The current StarCraft II World Championship Series (WCS), the system in use for the last seven years for SC2 esports is being officially retired by Blizzard. The WCS is dead, long live ESL & DreamHack.
Alongside the announcement of the end of the WCS, Blizzard revealed that the ESL, the largest and currently oldest esports organization and DreamHack, another large & popular esports org will work in tandem to take over operations of SC2 events with two esports circuits for the long-running RTS called the: ESL Pro Tour StarCraft II and DreamHack SC2 Masters. All three companies involved are committed to this new format for at least the next three years.
ESL and Dreamhack have worked with Blizzard in the past to host major StarCraft II WCS circuit tournaments in the past so if Blizzard is content on giving up the reigns which they obviously are, these are the two companies that make the most sense to take over.
According to Blizzard, between the two new series there will be six international tournaments as well as weekly events that will specifically be run by ESL.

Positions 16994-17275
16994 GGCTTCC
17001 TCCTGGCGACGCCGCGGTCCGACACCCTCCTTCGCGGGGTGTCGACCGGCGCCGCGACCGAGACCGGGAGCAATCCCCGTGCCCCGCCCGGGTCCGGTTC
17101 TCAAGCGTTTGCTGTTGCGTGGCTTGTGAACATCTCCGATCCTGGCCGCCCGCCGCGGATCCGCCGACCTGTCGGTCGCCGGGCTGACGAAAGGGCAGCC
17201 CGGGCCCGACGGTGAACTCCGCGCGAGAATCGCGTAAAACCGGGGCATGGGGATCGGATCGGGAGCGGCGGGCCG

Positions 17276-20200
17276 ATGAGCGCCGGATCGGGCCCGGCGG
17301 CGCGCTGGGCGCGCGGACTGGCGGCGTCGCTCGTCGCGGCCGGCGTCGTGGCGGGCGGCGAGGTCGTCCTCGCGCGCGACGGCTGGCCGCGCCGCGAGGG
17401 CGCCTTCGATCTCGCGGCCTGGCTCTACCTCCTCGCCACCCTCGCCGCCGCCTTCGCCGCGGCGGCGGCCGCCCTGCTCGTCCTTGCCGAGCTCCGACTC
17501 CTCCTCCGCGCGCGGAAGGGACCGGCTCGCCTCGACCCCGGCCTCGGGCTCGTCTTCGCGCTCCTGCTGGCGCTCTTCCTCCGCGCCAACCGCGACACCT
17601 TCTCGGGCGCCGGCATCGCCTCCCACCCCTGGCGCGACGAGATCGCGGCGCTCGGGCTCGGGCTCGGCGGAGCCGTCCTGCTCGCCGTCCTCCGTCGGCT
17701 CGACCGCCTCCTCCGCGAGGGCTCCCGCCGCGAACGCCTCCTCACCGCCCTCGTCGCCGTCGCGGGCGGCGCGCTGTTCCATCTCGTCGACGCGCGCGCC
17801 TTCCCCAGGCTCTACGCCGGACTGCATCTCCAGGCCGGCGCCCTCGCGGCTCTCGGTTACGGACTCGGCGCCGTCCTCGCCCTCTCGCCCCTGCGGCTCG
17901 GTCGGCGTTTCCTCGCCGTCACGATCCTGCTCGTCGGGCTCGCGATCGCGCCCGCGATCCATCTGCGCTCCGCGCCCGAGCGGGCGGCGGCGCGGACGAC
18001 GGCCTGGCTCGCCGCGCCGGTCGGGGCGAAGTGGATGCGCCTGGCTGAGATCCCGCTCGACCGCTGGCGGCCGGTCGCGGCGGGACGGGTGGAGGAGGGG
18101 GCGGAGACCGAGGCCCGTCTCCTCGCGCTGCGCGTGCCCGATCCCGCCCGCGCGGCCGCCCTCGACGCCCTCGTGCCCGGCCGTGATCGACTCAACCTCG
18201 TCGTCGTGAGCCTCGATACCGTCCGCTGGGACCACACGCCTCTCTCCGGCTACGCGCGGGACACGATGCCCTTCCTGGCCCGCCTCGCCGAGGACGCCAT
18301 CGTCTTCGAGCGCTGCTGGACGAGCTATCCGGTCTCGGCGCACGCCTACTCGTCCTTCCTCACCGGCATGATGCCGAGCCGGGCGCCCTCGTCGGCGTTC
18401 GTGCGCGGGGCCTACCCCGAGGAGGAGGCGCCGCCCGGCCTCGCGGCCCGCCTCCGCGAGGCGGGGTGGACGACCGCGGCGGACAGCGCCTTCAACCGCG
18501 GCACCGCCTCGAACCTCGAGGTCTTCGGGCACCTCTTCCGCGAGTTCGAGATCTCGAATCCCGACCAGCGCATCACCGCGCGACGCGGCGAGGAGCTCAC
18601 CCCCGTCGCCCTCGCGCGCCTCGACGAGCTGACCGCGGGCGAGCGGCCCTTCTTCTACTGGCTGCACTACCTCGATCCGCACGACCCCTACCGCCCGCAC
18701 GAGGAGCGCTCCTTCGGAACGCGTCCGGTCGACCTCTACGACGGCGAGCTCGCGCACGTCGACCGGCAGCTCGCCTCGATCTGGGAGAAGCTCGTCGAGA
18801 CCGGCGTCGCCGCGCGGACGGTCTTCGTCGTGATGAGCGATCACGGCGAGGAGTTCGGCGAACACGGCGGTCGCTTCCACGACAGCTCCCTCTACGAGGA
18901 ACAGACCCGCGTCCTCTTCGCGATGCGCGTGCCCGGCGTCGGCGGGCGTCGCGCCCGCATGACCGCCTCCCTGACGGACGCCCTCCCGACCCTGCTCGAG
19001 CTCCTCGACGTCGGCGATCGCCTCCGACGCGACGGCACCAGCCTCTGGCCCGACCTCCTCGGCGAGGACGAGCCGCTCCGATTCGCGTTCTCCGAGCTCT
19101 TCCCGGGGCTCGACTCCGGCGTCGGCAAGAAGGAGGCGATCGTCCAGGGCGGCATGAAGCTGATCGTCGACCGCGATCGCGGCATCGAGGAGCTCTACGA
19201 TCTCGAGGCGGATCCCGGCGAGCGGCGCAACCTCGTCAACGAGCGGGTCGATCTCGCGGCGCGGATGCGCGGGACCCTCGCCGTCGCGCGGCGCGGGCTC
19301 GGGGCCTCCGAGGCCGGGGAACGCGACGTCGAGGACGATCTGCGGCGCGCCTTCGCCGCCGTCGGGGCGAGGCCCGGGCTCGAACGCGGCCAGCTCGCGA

This is already a big change for SC2 esports fans, but the biggest pill to swallow is this one: Blizzcon will no longer be the host of the StarCraft Global Finals. Instead, the Global Finals will take place during a new IEM Katowice World Championship that will happen in 2021.
The Blizzcon Global Finals were an iconic part of the show, so it’s going to be weird to not see it take place during Blizzard’s big event even if it’s not particularly shocking after seeing the treatment of the finals and StarCraft II in general during the most recent show.
Prize pools for this year will still remain high. Blizzard is committing $1.2 million each year for the next three years with the 2020-2021 ESL/DreamHack circuit having larger combined prize pool of more than US $1.9 million to celebrate the ten year anniversary of StarCraft II.
Finally, Blizzard also announced that they will reveal their plans for the Korean region shortly at a later date. They say that they are “committed to StarCraft II esports in Korea” but until we hear what Blizzard has in store, consider it up in the air.
While most of the best StarCraft II pros still come out of Korea, the game has wained in popularity in the region with the original game being the preferred choice for many there, while StarCraft II flourishes more in Europe and to a lesser extent North America.